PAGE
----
It’s been a very long and – undoubtedly – very disappointing offseason for James Shields, but it appears as though it is finally reaching a conclusion.
Jon Morosi of FoxSports is reporting that Shields has a number of offers in hand and is expected to make a final decision about where he’ll sign by the end of the week.
Despite being the number three free agent starter available, the market for Shields has been incredibly slow to develop this offseason. When fellow free agent studs Jon Lester and Max Scherzer signed for big-time money, it was believed Shields would cash-in himself.
In fact, it was just a month ago that he was rumored to have a five-year, $110 million deal in hand, obviously that pact never materialized or I wouldn’t be writing about Shields’ pursuit of a contract two weeks before pitchers and catchers report for spring training.
It’s understandable that teams would be cautious about giving big money to the right-hander. Shields is 33-years-old and has a lot of miles on his right arm.
He’s thrown 200+ innings eight seasons in a row, including 227 innings or more in each of the last four years. That’s good enough for more than 1,900 total innings in his career.
While it could be argued that he’s simply shown incredible durability, he’s also seen his K/9 rate decrease in each of the past two seasons and his H/9 increase over the last four years. He’s shown improved command to make up for his diminishing ability to overpower hitters, but there are warning signs of a major regression in production and teams rarely want to pay top dollar or commit to multiple years in those situations.
If Shields and his agents are willing to re-adjust their expectations and settle for fewer years and dollars, it’s safe to assume that a number of teams could jump back into the mix for his services.
With that thought in mind, we’ve ranked the top seven destinations for Shields – assuming a contract in the four-year, $80 million range is what he’ll land – and three potential dark horse candidates to swoop in for Shields.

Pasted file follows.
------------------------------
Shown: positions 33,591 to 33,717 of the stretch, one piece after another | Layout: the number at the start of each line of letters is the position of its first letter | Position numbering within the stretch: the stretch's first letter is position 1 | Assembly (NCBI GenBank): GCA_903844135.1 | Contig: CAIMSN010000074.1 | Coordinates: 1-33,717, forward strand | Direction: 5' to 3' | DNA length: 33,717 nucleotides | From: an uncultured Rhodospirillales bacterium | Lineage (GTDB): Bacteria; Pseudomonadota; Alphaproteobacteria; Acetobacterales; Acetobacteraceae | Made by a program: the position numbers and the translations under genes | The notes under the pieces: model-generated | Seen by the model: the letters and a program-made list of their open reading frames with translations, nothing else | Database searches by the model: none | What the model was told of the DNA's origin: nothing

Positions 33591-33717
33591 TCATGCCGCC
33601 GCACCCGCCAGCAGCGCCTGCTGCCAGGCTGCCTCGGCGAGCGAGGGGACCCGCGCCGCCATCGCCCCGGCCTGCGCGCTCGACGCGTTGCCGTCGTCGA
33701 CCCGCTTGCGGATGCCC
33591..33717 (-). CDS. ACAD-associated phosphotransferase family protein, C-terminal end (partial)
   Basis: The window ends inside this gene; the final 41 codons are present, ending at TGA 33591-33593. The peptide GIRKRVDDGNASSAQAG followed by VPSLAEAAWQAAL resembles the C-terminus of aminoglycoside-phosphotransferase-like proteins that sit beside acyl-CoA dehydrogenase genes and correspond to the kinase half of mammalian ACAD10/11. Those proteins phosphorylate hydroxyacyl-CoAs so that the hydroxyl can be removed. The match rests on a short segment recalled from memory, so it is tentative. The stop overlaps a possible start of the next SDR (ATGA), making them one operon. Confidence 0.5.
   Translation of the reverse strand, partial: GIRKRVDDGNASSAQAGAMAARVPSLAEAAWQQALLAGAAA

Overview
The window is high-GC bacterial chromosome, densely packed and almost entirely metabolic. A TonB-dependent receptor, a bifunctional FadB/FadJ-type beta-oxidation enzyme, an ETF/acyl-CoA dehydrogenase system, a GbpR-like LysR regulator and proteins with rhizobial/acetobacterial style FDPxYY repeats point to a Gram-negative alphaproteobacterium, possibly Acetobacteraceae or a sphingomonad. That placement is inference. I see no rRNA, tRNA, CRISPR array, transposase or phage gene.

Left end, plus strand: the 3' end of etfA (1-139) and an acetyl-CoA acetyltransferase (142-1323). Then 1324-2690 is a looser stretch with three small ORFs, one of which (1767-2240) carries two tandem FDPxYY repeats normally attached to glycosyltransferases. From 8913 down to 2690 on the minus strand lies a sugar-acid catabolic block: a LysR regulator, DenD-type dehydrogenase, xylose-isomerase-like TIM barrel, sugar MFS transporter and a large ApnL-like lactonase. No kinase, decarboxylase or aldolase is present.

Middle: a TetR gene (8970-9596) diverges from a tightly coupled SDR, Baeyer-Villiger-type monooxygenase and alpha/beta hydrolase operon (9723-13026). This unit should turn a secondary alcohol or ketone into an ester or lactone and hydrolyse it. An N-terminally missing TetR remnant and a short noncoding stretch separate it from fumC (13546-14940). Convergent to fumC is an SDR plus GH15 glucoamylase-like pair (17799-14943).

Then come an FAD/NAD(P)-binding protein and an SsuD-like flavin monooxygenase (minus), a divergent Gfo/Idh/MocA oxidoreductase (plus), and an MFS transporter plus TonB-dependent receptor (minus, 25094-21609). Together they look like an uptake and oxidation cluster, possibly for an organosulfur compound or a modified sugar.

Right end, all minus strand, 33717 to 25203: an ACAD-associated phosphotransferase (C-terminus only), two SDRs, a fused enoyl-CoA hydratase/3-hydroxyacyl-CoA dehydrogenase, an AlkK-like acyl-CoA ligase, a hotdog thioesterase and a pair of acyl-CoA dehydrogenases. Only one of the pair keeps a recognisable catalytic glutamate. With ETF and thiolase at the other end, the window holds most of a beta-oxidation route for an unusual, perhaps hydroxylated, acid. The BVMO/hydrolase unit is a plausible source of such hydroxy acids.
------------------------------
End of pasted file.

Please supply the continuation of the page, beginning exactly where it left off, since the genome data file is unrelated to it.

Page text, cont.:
San Diego Padres
It’s been a very busy offseason for general manager A.J. Preller and he’s been rumored to be in the mix for a front-of-the-rotation starter for much of the winter. Shields would fit the bill and would seemingly thrive moving to the National League and pitching half of his games at Petco Park.
The Padres have reportedly been in talks with the Phillies about trading for Cole Hamels throughout much of the offseason. If Shields – who makes his home in San Diego – could be signed for something similar to or even below what Hamels has left on his deal, it’d be hard to imagine San Diego would balk at the opportunity.
The Diamondbacks were rumored to have “in the mix” for Shields earlier this offseason before reportedly backing off when it seemed as though his price was sky-rocketing. In reality, it’s done just the opposite and Shields still makes a lot of sense for a club that’s desperately in need of an ace – sorry Josh Collmenter, you don’t count – to lead the club and gobble up innings.
The club has a protected first-round pick and will gain significant financial flexibility with the contracts of Trevor Cahill, Bronson Arroyo, and Aaron Hill all coming off the books in the next two seasons. If his price has dropped, he’s a perfect fit for Arizona.
Boston Red Sox
The Red Sox retooled their rotation in a big way this offseason adding Justin Masterson, Wade Miley, and Rick Porcello to build a groundball heavy staff that may or may not workout as planned. The two incumbents to the rotation: Clay Buchholz and Joe Kelly are solid enough arms on paper, but it’s not a stretch to say that the rotation lacks a bona fide ace.
Shields might not be an ace in most clubhouses, but in Boston, he’d be the reliable, innings-eater that the club could use. He’d also be the only real power pitcher on the roster. The Red Sox spent a ton of money to upgrade the offense, adding a big arm – at a discount – could be a huge win for Boston.
The Brewers have money to spend and are in need of an ace after trading away Yovani Gallardo in January. Trade talks to acquire Philadelphia closer Jonathan Papelbon and his bulky salary appear to have cooled, so there is still plenty of room in Milwaukee for Shields. He would join veterans Matt Garza and Kyle Lohse at the front of the rotation. His addition would, however, push one of Mike Fiers, Wily Peralta, or Jimmy Nelson to the bullpen.
The Brewers are notorious for making big splashes late in the winter – they did the same with both Lohse and Garza in each of the past two winters – and the presence of Shields in the rotation could help Milwaukee contend for a pennant in the highly-competitive National League Central.
The Cubs have been busy this offseason and appear primed to become contenders in the near future. The rotation behind recent signee Jon Lester is good, but not great. The addition of Shields would give the club arguably the top one-two punch of any rotation in National League Central.